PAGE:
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Following a round of job cuts across Asia as part of a restructuring drive in 2016, Barclays PLC BCS is now planning to hire staff in its investment banking and wealth management businesses across the region in 2022. The move is part of the bank’s efforts to revive its presence in the growing Asia markets.
Five years ago, under the leadership of its former CEO, Jes Staley, Barclays conducted a series of job cuts that closed doors for its cash securities business across Asia. Back then, the British lender had scaled back operations in Australia, South Korea and Malaysia while keeping its prime brokerage and derivatives business in the region.
But, now, as the bank is benefiting from a boost in trading operations, it is planning on rebuilding its presence in the Asia markets with special focus on China, India, Singapore and Australia, per Jaideep Khanna, the head of the company’s Asia-Pacific region and India CEO.
In the last eight months, Barclays has hired nine key executives in Asia.
Apart from the regions mentioned above, the bank is planning hires in Japan and Hong Kong as part of its expansion efforts.
Khanna stated, “We are profitable in the region and I fully expect it to continue in 2022. Our focus is going to be consistent - try and stick to the areas where we are strong. There are enough areas for us to drive returns today and that’s what we are focused on.”
He added, “Barclays in 2021-22 is a very different business that existed prior to 2016. It is much more focused now, generating better returns with more local knowledge and more self-awareness.”
Notably, outside the U.K., Barclays has the maximum number of employees in India. This August, the bank said that it is seeking to invest more than $400 million in India to grow its corporate, investment and wealth management businesses.
Khanna stated that Barclays is “probably the only international bank of our size and stature that has the regional CEO based out of India - that gives a sense to how important India is.”
Amid expansion efforts in Asia, Barclays is expected to face tough competition from its rival HSBC Holdings HSBC. HSBC has also been seeking to expand operations in the Asia markets, with its main focus on China. HSBC is already ahead of its hiring targets for the China retail wealth management business.
This February, HSBC announced that it is on an expansion spree and plans to hire 5,000 wealth planners in Asia over the next five years. Along with this, it announced plans to inject $3.5 billion worth of capital in the region. Approximately two-thirds of the amount will be used to bolster the bank’s distribution competencies via new hires and technology improvements.
Further, HSBC announced plans of shifting capital from the underperforming businesses in Europe and the United States to invest $6 billion in Asia over five years. The capital will primarily be used to amplify its wealth management business since management intends to target wealthy clients in mainland China, Hong Kong, Singapore and other parts of the region.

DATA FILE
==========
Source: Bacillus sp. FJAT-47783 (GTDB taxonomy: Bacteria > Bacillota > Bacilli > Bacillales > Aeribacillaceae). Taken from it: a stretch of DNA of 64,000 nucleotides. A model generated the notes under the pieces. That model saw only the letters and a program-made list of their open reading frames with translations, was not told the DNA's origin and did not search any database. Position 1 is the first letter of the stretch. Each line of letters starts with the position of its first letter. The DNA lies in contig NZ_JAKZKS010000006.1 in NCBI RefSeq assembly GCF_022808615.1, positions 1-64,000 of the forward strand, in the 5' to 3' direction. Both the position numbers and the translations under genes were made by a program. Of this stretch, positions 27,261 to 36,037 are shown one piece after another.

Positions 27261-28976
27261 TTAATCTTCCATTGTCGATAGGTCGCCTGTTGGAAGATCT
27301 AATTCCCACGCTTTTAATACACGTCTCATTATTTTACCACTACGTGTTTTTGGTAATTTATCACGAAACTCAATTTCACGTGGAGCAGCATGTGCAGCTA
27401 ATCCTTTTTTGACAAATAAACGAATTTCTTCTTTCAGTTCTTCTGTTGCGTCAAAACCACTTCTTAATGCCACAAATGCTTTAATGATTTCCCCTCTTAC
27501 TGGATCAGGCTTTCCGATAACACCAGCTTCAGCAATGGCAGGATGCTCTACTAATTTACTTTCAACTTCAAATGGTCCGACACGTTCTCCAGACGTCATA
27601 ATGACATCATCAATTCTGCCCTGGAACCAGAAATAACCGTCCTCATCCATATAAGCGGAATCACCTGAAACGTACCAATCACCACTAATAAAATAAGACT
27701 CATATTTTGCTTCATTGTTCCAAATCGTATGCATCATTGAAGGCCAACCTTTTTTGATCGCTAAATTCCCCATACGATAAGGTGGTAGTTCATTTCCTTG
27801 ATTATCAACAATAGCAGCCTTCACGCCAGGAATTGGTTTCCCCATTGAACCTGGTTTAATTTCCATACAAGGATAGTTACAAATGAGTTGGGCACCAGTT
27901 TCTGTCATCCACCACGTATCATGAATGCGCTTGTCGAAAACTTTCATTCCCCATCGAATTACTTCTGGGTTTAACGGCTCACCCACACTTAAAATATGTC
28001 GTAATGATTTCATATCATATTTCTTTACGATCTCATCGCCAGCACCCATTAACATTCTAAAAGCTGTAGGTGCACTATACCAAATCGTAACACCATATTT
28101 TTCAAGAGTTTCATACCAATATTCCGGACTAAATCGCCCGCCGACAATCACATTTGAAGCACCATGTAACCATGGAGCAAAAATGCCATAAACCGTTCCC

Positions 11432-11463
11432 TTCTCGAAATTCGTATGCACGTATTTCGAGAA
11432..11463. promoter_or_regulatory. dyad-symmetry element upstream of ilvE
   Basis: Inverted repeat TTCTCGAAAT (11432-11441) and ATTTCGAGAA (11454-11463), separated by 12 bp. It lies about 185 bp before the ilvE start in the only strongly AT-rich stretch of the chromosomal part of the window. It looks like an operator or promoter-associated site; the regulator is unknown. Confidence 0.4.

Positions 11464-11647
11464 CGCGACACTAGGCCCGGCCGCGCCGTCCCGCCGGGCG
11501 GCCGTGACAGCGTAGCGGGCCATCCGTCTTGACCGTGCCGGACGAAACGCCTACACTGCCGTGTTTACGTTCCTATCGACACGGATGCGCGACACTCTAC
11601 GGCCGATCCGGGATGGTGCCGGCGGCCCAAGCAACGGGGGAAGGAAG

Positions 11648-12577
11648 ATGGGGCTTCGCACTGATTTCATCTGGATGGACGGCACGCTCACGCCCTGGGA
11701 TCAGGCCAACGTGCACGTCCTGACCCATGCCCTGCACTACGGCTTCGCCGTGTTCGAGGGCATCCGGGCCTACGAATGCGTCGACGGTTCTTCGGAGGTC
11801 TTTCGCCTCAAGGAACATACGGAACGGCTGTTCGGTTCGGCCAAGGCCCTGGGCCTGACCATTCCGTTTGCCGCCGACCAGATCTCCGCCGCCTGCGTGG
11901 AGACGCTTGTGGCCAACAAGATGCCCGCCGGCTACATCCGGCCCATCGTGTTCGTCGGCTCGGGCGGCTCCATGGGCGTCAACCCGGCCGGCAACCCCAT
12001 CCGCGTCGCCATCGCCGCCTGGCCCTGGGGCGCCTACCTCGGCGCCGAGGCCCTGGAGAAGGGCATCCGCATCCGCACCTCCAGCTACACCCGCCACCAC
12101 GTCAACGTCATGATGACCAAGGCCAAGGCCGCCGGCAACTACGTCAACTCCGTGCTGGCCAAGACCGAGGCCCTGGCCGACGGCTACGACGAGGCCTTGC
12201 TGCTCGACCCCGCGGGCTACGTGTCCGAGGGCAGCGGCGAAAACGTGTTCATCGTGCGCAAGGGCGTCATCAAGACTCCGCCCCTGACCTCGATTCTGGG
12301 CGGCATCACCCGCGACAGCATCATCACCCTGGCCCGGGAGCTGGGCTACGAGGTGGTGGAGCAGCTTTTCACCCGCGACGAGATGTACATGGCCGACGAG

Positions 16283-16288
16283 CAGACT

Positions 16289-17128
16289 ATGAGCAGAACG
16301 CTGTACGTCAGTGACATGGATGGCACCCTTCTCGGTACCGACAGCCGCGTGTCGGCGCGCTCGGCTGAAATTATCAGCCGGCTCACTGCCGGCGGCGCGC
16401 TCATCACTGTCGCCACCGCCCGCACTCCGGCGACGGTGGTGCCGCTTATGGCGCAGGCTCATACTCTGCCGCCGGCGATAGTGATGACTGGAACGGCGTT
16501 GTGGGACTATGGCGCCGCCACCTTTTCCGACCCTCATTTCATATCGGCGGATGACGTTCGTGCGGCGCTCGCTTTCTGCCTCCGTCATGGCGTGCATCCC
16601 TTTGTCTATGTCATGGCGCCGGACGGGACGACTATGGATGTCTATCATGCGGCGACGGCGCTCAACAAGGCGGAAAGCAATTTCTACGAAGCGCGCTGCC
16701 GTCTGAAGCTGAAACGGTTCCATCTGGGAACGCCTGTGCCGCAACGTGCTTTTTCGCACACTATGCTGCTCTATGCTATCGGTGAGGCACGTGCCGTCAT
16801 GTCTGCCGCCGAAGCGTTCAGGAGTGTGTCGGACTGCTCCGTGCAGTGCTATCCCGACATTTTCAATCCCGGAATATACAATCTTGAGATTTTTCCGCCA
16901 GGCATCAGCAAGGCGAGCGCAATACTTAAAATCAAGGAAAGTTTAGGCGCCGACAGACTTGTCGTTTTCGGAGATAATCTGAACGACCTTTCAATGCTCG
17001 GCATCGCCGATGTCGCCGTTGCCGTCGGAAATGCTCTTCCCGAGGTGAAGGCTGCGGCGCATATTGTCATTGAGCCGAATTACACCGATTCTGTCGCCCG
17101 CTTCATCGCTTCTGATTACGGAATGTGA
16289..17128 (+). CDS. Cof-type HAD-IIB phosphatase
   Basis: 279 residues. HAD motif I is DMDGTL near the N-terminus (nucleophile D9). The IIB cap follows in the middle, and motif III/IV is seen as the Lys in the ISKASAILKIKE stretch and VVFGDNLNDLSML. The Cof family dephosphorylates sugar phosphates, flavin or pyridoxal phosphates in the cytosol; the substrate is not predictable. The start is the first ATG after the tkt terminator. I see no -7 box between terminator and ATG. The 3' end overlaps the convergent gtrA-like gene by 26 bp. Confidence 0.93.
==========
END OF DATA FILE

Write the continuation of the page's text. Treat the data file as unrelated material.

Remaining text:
Notably, in China, Barclays currently has a very small presence as it operates through a single branch and only one representative office. Thus, peers like UBS Group AG UBS and Citigroup C, which have established a strong hold over China, are expected to give Barclays a tough time in trying to beef up its operations in the country.
In China, Citigroup plans to form a wholly-owned investment bank and has recently submitted its application for a license to the China Securities Regulatory Commission. Further, Citigroup is mulling over applying for a futures license in the coming months. It is expected to hire more than 100 people in China over the next two years in order to support its onshore expansion plans.
Given that China’s $53-trillion financial market is now open to foreign firms following the removal of ownership restrictions since 2018, several global banks have been rushing to capitalize on the lucrative prospect.
UBS Group has been mulling over increasing its stake in the China securities joint venture. The Swiss banking giant, which became the first foreign bank in 2018 to get a nod for majority control of a joint venture in China, has been long-planning to acquire another 16% of the pie, boosting its control to 67%.
Unlike its peers, UBS Group does not want full ownership of its joint venture in China. In fact, UBS Group opts that it is better to keep the asset management arm of the Beijing government as a shareholder because of the valuable networks it can equip with in China.
Barclays has been undertaking initiatives to improve efficiency over the last few years. The efforts have been bearing fruit, as evident from a fall in the company’s total expenses. Moreover, the bank’s efforts to simplify operations and focus on core businesses have been impressive. It has restructured its business lines into two divisions and has divested/closed several non-strategic and less profitable operations globally.
Driven by these initiatives, Barclays remains well positioned for bottom-line growth in the near term.
Over the past year, shares of Barclays have gained 32.3% compared with 12.1% growth recorded by the industry.
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Currently, Barclays carries a Zacks Rank #3 (Hold). You can see the complete list of today’s Zacks #1 Rank (Strong Buy) stocks here.
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